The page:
July 25, 2018
Giant Beach Ball Sparks Countywide Conversations on Water

As part of its new outreach and education program, the San Diego County Water Authority is participating in community events throughout the region, including farmers' markets, concerts in the park, and street fairs. To spark conversations about the value of water, the Water Authority is deploying a 10-foot-diameter beach ball emblazoned with the Brought to You by Water logo. So far, the beach ball has popped up at family-friendly events in Santee and Oceanside, with more planned this summer.

Upcoming Brought to You by Water events:

  • Thursday, July 26 from 3-7 p.m. at North Park Farmers' Market
  • Sunday, August 26 from 6-8 p.m. at ARTS District Liberty Station

Follow the Water Authority on social media for future event dates and announcements.

Water Authority Prevails in Open Meetings Lawsuit

Superior Court Judge John S. Meyer ruled in favor of the San Diego County Water Authority on July 20, 2018, in a lawsuit that erroneously alleged the agency was violating the state’s primary open meetings statute, known as the Brown Act.

San Diegans for Open Government, represented by Cory Briggs, sued the Water Authority on June 12, 2017, claiming violations of the Brown Act. Briggs asserted that the four delegates appointed by the Water Authority to the Metropolitan Water District’s Board of Directors were a “legislative body” under the Brown Act. Under that incorrect theory, Briggs argued that any time a majority of MWD delegates talked to one another, or with others, they created a “meeting” that was required to be publicly noticed under the Brown Act. 

The Water Authority is one of MWD’s largest customers and has four seats on MWD’s 38-member board. Meyer ruled that the Water Authority’s delegates do not constitute a legislative body subject to the Brown Act, and he awarded the Water Authority court costs.

“During the entire course of this litigation we informed Mr. Briggs and his client that the Water Authority was not violating the Brown Act,” said Water Authority General Counsel Mark Hattam. “We are pleased that the court confirmed that we are in Brown Act compliance.”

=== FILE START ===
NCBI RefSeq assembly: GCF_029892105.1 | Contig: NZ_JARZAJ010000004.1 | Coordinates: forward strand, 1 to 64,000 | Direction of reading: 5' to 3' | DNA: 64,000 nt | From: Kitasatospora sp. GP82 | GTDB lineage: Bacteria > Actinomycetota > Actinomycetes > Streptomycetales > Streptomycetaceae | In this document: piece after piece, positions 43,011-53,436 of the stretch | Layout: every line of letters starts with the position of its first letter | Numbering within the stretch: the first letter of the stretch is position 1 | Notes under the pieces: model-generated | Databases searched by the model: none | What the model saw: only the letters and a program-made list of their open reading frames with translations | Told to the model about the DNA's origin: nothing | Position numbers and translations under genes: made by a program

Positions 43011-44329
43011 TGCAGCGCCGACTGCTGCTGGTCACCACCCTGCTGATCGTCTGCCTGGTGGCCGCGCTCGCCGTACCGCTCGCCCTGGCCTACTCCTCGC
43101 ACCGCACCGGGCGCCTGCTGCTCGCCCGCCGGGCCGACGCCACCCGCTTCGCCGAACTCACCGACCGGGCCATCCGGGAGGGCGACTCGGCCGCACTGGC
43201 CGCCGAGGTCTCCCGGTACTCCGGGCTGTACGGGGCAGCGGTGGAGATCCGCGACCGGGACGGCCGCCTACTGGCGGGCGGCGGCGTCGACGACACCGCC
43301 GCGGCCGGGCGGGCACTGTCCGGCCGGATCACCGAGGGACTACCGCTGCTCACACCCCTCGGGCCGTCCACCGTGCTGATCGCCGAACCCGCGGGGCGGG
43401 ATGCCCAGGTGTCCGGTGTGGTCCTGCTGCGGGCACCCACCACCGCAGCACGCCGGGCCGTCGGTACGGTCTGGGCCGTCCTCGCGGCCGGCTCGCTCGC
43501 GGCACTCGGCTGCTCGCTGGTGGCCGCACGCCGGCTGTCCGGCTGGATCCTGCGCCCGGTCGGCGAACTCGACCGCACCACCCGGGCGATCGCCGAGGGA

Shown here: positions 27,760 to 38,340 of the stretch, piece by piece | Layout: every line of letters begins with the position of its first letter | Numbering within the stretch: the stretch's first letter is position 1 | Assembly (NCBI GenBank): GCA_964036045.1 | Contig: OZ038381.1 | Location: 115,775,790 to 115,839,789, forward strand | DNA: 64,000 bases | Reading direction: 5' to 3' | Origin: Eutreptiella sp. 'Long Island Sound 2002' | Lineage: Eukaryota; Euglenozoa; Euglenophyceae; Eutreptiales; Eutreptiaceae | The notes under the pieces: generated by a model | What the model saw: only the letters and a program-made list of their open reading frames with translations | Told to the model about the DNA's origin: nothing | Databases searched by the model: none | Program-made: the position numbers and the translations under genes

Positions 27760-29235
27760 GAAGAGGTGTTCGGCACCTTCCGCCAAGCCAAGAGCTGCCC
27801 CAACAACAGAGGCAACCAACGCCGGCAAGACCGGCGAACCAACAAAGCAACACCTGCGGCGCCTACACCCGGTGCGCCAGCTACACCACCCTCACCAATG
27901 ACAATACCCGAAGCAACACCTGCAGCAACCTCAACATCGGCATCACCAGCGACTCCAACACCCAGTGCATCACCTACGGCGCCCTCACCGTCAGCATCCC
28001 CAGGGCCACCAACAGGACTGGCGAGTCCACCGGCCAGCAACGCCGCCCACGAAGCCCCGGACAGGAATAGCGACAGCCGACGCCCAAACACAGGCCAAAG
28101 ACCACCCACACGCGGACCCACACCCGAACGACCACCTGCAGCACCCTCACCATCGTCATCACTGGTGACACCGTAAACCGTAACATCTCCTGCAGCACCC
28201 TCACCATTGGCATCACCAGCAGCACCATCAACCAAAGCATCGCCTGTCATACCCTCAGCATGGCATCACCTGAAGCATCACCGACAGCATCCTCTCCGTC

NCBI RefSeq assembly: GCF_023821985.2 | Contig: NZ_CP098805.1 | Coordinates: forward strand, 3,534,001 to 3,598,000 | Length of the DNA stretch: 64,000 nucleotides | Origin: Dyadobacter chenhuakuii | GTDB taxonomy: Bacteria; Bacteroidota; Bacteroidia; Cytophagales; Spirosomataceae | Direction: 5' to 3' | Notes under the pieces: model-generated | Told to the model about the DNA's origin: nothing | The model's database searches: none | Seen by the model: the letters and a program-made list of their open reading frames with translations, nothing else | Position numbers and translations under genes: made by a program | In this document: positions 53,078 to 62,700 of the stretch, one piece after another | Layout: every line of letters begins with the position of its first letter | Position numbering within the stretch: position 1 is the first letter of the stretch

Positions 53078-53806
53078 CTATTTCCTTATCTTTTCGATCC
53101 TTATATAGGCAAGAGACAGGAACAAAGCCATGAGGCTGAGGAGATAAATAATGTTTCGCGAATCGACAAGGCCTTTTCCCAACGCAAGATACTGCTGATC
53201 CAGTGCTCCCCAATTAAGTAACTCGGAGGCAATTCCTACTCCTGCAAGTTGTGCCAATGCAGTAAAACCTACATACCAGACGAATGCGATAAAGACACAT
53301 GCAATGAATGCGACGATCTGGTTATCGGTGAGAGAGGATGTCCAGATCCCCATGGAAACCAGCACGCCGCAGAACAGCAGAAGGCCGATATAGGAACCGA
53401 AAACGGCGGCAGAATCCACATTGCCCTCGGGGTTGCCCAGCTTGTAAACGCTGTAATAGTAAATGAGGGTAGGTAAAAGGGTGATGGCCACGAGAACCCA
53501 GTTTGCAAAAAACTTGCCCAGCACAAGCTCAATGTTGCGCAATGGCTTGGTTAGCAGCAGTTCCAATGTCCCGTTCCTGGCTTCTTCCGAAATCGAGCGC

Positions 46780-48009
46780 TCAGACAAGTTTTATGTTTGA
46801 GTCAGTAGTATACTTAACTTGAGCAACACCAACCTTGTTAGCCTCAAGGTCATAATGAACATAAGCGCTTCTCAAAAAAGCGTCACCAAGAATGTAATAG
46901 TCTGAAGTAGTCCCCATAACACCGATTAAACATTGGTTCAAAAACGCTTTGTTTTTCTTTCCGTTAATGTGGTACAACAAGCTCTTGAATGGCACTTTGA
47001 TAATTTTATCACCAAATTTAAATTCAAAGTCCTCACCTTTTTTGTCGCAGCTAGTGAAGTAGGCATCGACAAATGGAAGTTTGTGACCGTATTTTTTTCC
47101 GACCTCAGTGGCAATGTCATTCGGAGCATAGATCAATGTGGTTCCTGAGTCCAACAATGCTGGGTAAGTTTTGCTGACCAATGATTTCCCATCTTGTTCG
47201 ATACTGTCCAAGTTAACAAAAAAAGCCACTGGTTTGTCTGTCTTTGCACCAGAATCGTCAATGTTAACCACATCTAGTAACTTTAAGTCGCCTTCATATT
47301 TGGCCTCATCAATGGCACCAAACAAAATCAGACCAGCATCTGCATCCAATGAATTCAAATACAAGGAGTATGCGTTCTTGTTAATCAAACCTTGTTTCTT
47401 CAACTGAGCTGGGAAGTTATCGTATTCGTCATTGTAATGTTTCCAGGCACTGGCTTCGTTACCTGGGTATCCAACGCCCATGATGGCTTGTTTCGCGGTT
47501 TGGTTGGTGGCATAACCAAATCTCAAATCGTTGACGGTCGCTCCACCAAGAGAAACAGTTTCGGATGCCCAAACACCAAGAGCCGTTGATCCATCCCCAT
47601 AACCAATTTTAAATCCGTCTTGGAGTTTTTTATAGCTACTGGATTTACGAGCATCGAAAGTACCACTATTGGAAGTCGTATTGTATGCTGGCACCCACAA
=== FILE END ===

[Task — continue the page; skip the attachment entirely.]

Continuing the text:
Water News Network Spotlights Region's Top Water News and Information

Check out the Water News Network for the latest news and information about water issues, policies and projects that affect the region’s most precious natural resource. The new website hosts a variety of content, including links to external media reports and original stories about the latest water-related topics.  

One current story features efforts at Balboa Park to stay on the cutting edge of sustainability, including initiatives to make the most of every drop of water at the iconic tourist destination.

"We import most of the water we use in San Diego, and Balboa Park wants to lead the way in conservation of this precious resource," said Aaron L. Boyles, sustainability manager for the Balboa Park Cultural Partnership.

Another story explains why some elected leaders are excited about the future of Salton Sea restoration projects, and another focuses on the economic benefits of investments in safe and reliable water supplies.

Tips to Help Your Trees Weather the Weather

As temperatures rise, don't forget to water your trees. Like water, trees are critical to the region's quality of life and provide many benefits -- from improving air and water quality to increasing property values and saving energy.

Here are a few tips to take care of your trees this summer:

  • Water deeply. Irrigate mature trees 1 foot deep once or twice a month during the summer. 
  • Spread it out. Irrigate at the edge of the tree canopy.
  • Take care. Trees in areas without sprinklers or that share irrigation zones with grass likely require additional deep irrigation.
  • Add organics. Spread compost and mulch around trees to decrease evaporation and reduce soil temperatures.

Brought to You by Water: San Diego Zoo Safari Park

From making sure the elephants have enough water, to irrigating its extensive plant collection, the San Diego Zoo Safari Park depends on a safe and reliable water supply to sustain its world-class destination.

Did You Hear?

On July 12, KBPS aired a story about the new Landscape Transformation Program that offers residents in the San Diego region $2.75 per square foot for replacing turf with sustainable landscaping.

The program includes a partnership by the San Diego County Water Authority and the Los Angeles-based Metropolitan Water District of Southern California to boost the per-square-foot incentive amount available in the Water Authority’s service area and streamline the application process.

STAY CONNECTED: